Doctor Who Review: The Rebel Flesh

Dramatic title? Check. Monsters which suddenly turn around and hiss at you? Check. Yawning? Double check.

Cast and Crew

Matt Smith as The Doctor
Karen Gillan as Amy Pod
Arthur Darvill as Rory
Mark Bonnar as Jimmy
Marshall Lancaster as Buzzer
Sarah Smart as Jennifer
Raquel Cassidy as Cleaves
Leon Vickers as Dicken
Frances Barber as Eye Patch Lady

Written by Matthew Graham

Produced by Marcus Wilson

Directed by Julian Simpson

Originally shown on the 21st of May 2011


A solar storm dumps the TARDIS on an island where things are coming to life, and nobody seems to have heard of health and safety.

High Points

  • “A lot can go wrong in an hour”. Very true. Especially given how long an episode of Doctor Who is.
  • sigh “What are you doing down there?”

Low Points

  • Oh, that dramatic twist? Yes, saw that one coming.
  • And that one too.
  • Ah, the sudden turning around and hissing. Everybody’s doing that lately.
  • Why is there never any health and safety in the future?
  • Oh no, it’s a two-parter? But they should be interesting stories.


Originality: I feel like I’ve seen this or read this before somewhere, and this is a fairly standard treatment of a classic sort of artificial life story. Three out of six.

Effects: The solar storm is spectacular but rather over the top. Most of the rest is low-key, but there are a few rather dodgy shots. Four out of six.

Story: Artificial life, identity confusion, are they real people, Rory gets a backbone, yadda yadda yadda. Four out of six.

Acting: Despite the story, there’s some good acting going on here. It’s not universally brilliant, but there are moments where the characterisation really comes across strongly. Unfortunately there are also the other moments, when it doesn’t. Four out of six.

Emotional Response: Well, okay, I was moderately interested. Three out of six.

Production: Incidental music is overdone. Well, maybe not more than usual, but somehow it irritated more this week. Especially at the end. Otherwise, the sets don’t look particularly convincing. It’s just a load of corridors and rooms with random machinery in, like bits of a video game where nobody’s thought through how the environments actually work. Three out of six.

Overall: There are glimmers of something interesting here, but only glimmers. Three out of six.

In total, The Rebel Flesh receives 24 out of 42.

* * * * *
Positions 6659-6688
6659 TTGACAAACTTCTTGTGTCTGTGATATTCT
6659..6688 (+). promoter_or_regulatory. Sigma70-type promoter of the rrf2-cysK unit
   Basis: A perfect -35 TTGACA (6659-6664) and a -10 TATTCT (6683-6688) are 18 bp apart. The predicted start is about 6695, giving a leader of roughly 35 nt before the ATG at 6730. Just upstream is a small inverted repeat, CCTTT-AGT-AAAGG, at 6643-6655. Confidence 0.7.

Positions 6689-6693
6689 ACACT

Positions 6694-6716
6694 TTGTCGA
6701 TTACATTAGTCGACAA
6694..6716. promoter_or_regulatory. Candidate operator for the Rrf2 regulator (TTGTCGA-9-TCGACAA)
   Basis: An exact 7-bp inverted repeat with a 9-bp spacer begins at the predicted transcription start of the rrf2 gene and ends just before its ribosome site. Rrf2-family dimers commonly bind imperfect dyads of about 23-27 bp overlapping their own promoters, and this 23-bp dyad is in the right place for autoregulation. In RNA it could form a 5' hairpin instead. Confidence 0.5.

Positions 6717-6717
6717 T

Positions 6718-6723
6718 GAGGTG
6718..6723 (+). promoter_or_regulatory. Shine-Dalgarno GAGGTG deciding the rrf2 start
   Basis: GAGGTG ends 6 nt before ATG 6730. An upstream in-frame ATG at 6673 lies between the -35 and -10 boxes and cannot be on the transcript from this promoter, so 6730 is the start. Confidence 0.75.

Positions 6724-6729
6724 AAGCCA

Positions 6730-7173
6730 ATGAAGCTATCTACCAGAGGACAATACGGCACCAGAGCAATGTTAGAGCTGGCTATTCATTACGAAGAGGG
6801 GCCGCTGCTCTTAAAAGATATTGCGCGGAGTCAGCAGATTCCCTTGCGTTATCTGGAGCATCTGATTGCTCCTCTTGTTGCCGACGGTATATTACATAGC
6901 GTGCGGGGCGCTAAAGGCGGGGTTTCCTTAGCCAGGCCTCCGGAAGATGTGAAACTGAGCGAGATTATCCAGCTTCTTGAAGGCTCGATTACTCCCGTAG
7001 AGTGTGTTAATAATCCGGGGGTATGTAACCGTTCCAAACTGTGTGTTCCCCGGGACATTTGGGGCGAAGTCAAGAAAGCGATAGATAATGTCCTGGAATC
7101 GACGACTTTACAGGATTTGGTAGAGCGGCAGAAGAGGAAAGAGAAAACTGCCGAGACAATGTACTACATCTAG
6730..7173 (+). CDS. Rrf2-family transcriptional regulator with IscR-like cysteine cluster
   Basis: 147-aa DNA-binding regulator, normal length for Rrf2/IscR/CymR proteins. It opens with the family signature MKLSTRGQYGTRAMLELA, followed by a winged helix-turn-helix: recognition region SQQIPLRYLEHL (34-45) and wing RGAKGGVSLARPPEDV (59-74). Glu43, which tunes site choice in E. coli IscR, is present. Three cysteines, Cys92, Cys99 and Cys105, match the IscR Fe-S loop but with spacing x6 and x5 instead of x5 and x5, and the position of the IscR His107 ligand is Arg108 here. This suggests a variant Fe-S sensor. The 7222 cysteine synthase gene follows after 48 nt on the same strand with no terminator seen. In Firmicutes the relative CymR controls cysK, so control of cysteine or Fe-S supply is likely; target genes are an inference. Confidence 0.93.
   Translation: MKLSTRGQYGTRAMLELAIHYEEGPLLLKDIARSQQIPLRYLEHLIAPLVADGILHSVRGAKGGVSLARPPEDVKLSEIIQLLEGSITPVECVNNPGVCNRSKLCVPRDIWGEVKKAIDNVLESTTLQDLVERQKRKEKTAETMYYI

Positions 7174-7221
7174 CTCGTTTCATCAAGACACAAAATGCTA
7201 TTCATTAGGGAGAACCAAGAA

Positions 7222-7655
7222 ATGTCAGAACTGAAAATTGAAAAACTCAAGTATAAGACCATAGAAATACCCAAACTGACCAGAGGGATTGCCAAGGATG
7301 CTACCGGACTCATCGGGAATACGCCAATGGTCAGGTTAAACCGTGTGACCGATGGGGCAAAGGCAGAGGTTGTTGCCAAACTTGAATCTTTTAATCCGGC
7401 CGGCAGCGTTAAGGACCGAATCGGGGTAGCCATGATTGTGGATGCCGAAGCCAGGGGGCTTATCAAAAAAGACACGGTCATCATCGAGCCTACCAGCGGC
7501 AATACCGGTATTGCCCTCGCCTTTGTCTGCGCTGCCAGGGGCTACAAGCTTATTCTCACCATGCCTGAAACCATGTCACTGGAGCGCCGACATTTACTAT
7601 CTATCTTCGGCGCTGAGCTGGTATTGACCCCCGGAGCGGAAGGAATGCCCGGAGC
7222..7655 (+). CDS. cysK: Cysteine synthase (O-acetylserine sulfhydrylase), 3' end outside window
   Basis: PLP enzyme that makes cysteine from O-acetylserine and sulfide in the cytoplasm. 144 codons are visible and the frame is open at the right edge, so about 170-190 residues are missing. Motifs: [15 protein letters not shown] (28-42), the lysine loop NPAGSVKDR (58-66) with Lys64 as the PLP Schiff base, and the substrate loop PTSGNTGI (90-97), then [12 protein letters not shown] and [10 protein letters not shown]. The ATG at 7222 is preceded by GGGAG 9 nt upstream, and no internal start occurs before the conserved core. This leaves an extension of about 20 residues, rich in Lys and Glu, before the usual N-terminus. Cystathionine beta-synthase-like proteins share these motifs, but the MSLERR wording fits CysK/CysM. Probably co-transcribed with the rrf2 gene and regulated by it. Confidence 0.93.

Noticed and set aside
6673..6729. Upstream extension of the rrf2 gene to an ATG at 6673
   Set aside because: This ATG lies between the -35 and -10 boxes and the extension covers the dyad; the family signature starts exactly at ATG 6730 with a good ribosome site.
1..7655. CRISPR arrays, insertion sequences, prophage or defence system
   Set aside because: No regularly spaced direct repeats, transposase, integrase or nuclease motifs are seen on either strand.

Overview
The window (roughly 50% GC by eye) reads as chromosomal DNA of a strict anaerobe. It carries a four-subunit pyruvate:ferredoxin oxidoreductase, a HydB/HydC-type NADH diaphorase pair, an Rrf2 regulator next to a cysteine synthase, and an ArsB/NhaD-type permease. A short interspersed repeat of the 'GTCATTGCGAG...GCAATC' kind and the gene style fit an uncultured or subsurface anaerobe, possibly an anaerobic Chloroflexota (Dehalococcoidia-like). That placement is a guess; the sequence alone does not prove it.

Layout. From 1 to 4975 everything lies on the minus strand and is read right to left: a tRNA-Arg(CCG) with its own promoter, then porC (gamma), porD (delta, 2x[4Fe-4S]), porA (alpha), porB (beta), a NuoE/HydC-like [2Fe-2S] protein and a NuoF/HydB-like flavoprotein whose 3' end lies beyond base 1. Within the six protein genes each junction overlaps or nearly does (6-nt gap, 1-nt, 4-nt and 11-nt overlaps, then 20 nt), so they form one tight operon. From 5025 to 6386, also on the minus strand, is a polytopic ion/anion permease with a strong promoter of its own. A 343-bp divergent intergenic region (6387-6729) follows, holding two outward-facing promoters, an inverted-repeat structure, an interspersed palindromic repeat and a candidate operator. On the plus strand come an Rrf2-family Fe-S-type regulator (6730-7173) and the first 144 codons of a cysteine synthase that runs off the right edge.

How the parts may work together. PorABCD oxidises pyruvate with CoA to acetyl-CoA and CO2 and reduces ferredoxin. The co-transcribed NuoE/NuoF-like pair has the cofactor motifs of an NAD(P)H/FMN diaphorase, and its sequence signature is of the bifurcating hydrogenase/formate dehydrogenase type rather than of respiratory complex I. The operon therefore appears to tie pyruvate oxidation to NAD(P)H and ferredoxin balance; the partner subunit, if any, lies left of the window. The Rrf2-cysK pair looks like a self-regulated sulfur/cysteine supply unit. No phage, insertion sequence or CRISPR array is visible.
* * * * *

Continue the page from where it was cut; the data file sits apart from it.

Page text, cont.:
8 replies on “Doctor Who Review: The Rebel Flesh”

  1. It really felt like a Who episode. And I guess that’s ok. Having all arc episodes is a hard thing to do and I don’t fault them for having one off stories.

    Although the Flesh’s similarity to Odo was hard to ignore…

  2. I must say, that this is the very first time I actually LIKED Rory….

    (at least they didn’t kill him this time.

    Does it seem to you that these episodes are all about Amy and her fears?
    Rory dies. Rory flirts with another female. Rory blames Amy for the 2k years of waiting <– which we know is just silly, it was his choice. He would never feel that way.

    I think it comes back to Amy and her choices. Separate universes? A universe within a universe?

    She better not be dreaming! That would totally upset me.

    On a separate note, I want Idris back!! :)

  3. My notes:

    The “Sets” were actual locations.

    They didn’t kill Rory… Yet. It is a two-parter.

    I found this episode kinda dull, too. I had figured out what was going to happen for the rest of the episode (possibly both parts if my predictions pan out) before the opening credits. Though, I think all of that is Neil Gaiman’s fault. His episode just upstaged the season, that’s all.

    • bsm: that would be a cheap trick, but then, so is killing the doctor at the start of the season, so maybe.

  4. What I really liked about this episode had nothing to do with originality – what I liked was that it felt like a well-executed, but not particularly notable, Jon Pertwee or Tom Baker story. You’ve got the Doctor trying frantically to make peace between two fairly innocent groups, and humans (as usual) screw it all up because they can’t manage to be better.

    It was… comfy.

    I liked last season’s Silurian episode for the same reason (but more so, because it had Silurians, who had been gone for way too long). I am always left with the feel that the Doctor is slightly more sympathetic towards Silurians than humans.

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